B.C. municipal politicians call for environmental bill of rights

VANCOUVER — Municipal leaders will press the provincial government to enact a new environmental bill of rights to protect B.C.’s clean air, land and water, but not everybody across the province is happy about it.

Delegates at the Union of B.C. Municipalities convention in Vancouver were narrowly split over the proposal, which was pitched by Richmond Coun. Harold Steves as “an idea whose time has come.”

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“We’ve seen forest fires burning from California to the Okanagan. We were breathing polluted air and didn’t even see the sun some days,” Steves told delegates before the vote.

“There should be a major role by our provincial government to ensure we have clean air, clean water and clean food.”

The resolution calls on the UBCM to ask the province to enact legislation for an environmental bill of rights, suggesting municipalities and regional districts share a “deep concern for the welfare of the environment and understand that a healthy environment is inextricably linked to the health of individuals, families, future generations and communities.”

The proposed bill of rights, the resolution stated, would recognize the right of every resident to live in a healthy environment; allow public participation in decision-making respecting the environment and access to environmental information; provide access to justice when environmental rights are infringed; and offer whistleblower protection.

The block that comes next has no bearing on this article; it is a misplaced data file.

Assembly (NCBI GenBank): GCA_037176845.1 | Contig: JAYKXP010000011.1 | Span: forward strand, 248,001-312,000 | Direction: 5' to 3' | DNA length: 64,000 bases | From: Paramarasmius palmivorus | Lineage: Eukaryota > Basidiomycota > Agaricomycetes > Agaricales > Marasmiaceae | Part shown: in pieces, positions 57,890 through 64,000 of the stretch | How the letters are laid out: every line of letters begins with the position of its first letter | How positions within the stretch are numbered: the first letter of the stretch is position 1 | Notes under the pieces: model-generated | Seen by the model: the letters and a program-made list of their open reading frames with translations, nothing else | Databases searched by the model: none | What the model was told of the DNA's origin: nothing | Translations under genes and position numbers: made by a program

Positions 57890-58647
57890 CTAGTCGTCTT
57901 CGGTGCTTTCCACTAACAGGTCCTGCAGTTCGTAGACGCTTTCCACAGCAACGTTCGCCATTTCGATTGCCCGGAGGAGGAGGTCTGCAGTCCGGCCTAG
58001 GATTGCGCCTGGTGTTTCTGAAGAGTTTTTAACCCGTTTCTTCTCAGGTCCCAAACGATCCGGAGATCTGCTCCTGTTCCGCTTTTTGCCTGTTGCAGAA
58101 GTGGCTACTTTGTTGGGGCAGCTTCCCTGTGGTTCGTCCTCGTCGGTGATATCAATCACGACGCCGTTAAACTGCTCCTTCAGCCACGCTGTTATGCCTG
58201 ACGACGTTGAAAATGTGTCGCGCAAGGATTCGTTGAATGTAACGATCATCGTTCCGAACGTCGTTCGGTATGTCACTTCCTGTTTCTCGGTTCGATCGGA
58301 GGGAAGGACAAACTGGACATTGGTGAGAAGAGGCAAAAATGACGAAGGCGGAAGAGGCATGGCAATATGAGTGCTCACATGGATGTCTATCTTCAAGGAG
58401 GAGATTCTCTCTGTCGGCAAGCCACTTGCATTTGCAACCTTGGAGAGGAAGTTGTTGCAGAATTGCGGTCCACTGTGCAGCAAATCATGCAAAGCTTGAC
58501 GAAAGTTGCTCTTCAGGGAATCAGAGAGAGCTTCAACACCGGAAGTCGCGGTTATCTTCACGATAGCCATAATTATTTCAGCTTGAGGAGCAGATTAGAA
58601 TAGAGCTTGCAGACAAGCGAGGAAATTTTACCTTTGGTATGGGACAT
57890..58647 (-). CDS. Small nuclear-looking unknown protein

Similar motions were also proposed at the UBCM by Victoria, Ladysmith, Port Moody and Saanich, which called for a “declaration of the right to a healthy environment.”

The David Suzuki Foundation backed the resolutions proposed by Saanich and North Saanich, while Steves said Richmond received support from across Canada for the motion to “get B.C. on track to a clean and healthy environment.”

Sonia Furstenau, an area director for Shawnigan Lake, urged delegates to support the proposal, saying her community unsuccessfully lobbied for three years to prevent a quarry operator from setting up in town, fearing it would contaminate the area’s water.

“We expected the government to listen and protect our community and water from this senseless and unnecessary risk,” Furstenau said. “[This] is a major step in ensuring that what happened in Shawnigan Lake does not happen in your communities.”

Those opposed to the motion, however, argued the provincial government already has individual legislation in place for clean air and water and the move would not stop forest fires from occurring. Others argued it would just hinder B.C.’s resource industries.

Esquimalt Coun. Beth Burton-Krahn, a councillor warned the move would “open up a new generation of lawyers who are going to make a killing.”

But supporters argued the proposed bill would set the stage for the future by consolidating the province’s environmental legislation under one umbrella, while preserving the environment for future generations.

Victoria Mayor Lisa Helps cited an 11-year-old boy who wished that every kid could live without having to worry about climate change.

Chilliwack Mayor Sharon Gaetz argued B.C. should practise what it preaches. “People believe B.C. is the greenest province,” Gaetz said. “We have to show them we live what they believe.”

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